2 minute read

Usually we do not need to write tests for the functionalities provided by the framework, but we can do so when certain functionalities we use from the framework is not so clearcut. An example is when we are using the custom query creation by function method in Spring Data. Using back the example from my previous post - Getting started Spring Boot Application, we have the following query by function name - findAllByTopic_TopicId.

public interface PostRepository extends JpaRepository<Post, Long> {
    List<Post> findAllByTopic_TopicId(Long topicId);

If we are not that familiar with the function name conventions, it will be good to just write a test to ensure it works as intended.

To write a new test class for the repository, we need to use the @DataJpaTest annotation.

public class PostRepositoryTest {


This annotation will help setup the environment you need to test the repository, like performing entity scan, so that you can use dependency injection, as well as turning on logging. With this annotation, the tests in the class will be transactional and rolled back at the end of each test, and it will use the embedded in-memory database. Do include h2 database in the dependencies of your gradle or maven file.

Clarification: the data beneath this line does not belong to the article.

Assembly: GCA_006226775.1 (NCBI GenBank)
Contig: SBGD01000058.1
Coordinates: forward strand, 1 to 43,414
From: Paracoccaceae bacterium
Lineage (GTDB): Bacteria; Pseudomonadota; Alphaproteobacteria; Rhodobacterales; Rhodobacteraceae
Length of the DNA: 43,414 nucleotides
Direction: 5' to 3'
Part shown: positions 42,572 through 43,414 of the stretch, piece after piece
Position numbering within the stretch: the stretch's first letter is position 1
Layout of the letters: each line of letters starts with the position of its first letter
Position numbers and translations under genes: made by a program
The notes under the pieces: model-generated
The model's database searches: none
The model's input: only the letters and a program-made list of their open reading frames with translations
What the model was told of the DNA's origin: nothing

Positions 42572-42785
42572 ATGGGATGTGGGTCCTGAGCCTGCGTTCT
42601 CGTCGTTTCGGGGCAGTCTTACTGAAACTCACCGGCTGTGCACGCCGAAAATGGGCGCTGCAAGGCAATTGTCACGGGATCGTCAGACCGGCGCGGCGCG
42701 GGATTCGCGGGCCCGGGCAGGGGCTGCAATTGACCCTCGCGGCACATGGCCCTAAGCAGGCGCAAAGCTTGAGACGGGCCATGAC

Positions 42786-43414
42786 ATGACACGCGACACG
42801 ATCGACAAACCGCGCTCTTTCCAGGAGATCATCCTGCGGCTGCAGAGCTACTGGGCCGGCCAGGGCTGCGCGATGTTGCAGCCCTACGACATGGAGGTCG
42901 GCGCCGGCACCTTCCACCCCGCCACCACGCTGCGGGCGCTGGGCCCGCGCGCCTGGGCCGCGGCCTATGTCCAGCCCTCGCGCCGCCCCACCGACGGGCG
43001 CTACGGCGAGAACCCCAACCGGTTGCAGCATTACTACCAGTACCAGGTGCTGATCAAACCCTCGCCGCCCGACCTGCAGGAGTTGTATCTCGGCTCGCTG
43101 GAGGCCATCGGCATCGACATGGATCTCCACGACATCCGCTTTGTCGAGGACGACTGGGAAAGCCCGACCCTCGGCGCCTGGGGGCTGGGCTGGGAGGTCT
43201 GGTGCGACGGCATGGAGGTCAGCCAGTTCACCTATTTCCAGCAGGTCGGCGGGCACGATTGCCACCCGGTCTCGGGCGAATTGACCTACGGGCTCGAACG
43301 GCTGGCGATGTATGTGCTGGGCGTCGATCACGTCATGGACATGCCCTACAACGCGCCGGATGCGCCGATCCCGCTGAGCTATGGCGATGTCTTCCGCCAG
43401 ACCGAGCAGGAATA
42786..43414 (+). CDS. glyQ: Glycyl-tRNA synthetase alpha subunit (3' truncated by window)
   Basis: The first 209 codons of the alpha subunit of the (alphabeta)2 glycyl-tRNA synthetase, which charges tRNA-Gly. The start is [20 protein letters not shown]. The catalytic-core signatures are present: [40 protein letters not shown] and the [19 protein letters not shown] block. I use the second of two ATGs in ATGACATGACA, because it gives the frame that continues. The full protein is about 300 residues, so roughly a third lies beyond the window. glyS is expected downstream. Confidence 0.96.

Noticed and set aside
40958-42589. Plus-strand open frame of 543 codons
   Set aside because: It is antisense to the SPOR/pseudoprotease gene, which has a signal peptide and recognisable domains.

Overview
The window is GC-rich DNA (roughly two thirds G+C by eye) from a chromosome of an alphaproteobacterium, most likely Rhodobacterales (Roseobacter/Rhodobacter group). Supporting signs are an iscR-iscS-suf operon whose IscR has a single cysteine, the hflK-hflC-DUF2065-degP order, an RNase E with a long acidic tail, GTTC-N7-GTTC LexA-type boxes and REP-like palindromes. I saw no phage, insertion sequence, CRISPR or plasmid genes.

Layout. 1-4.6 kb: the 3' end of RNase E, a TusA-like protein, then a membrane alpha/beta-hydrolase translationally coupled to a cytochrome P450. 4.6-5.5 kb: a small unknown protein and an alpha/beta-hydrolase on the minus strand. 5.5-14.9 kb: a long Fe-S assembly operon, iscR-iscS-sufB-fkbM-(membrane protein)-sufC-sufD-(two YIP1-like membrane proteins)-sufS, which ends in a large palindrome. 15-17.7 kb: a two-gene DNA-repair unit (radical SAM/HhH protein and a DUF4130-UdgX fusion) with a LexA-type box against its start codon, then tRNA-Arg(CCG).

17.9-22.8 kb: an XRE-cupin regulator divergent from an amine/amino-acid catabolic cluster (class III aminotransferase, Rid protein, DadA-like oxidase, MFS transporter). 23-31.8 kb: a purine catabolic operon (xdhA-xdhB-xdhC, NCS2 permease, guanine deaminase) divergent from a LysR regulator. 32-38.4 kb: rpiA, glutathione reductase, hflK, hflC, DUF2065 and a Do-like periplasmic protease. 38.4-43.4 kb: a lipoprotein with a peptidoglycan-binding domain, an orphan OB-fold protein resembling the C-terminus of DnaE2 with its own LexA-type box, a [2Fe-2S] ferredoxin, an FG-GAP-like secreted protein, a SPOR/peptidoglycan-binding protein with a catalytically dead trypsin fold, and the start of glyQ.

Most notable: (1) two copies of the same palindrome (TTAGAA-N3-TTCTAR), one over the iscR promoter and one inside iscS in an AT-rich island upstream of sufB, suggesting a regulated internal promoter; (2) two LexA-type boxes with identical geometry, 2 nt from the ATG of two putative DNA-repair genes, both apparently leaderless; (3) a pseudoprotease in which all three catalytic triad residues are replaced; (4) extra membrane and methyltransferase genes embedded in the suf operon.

testImplementation 'com.h2database:h2:2.1.214'

Then we autowire a TestEntityManager and the repository we want to test into the class.

private TestEntityManager entityManager;

private PostRepositoryTest repository;

The TestEntityManager is a subset of EntityManager, with methods useful for tests. We’ll use it to insert data to our in memory database.

The context in our example is such that a Topic can have multiple Posts, joined by the foreign key TopicId. And our method is retrieving all the posts based on the TopicId.

We are using the GivenWhenThen style to write our test. Our precondition is to first create the data - a Topic and 2 Posts, then we persist and flush to save it the the database.

The action - denoted by the when, is where we execute the method that we want to test.

Lastly, the then section is where we specify the expected outcome with our assertion statements.

public void givenTopicHasPosts_whenFindAllByTopic_TopicId_thenReturnTopics(){
    Topic topic = new Topic("First Topic");

    Post post1 = new Post("First Post", topic);
    Post post2 = new Post("Second Post", topic);

    List<Post> postList = postRepository.findAllByTopic_TopicId(topic.getTopicId());

    assertThat(postList.size(), is(2));
    assertThat(postList, containsInAnyOrder(post1, post2));

Lastly, we can add the following settings to the application.properties in the src/test/resources folder to show and format the sql that are generated by the framework in our log.

spring.jpa.show-sql = true

A working copy of the code is available on my github repository.

The source code for the above application is available on my github tagged as the initial-sample release, as the code will be updated subsequently as I introduced new articles on how to improve the solution.

This is part of a series illustrating how to build a backend Spring boot application.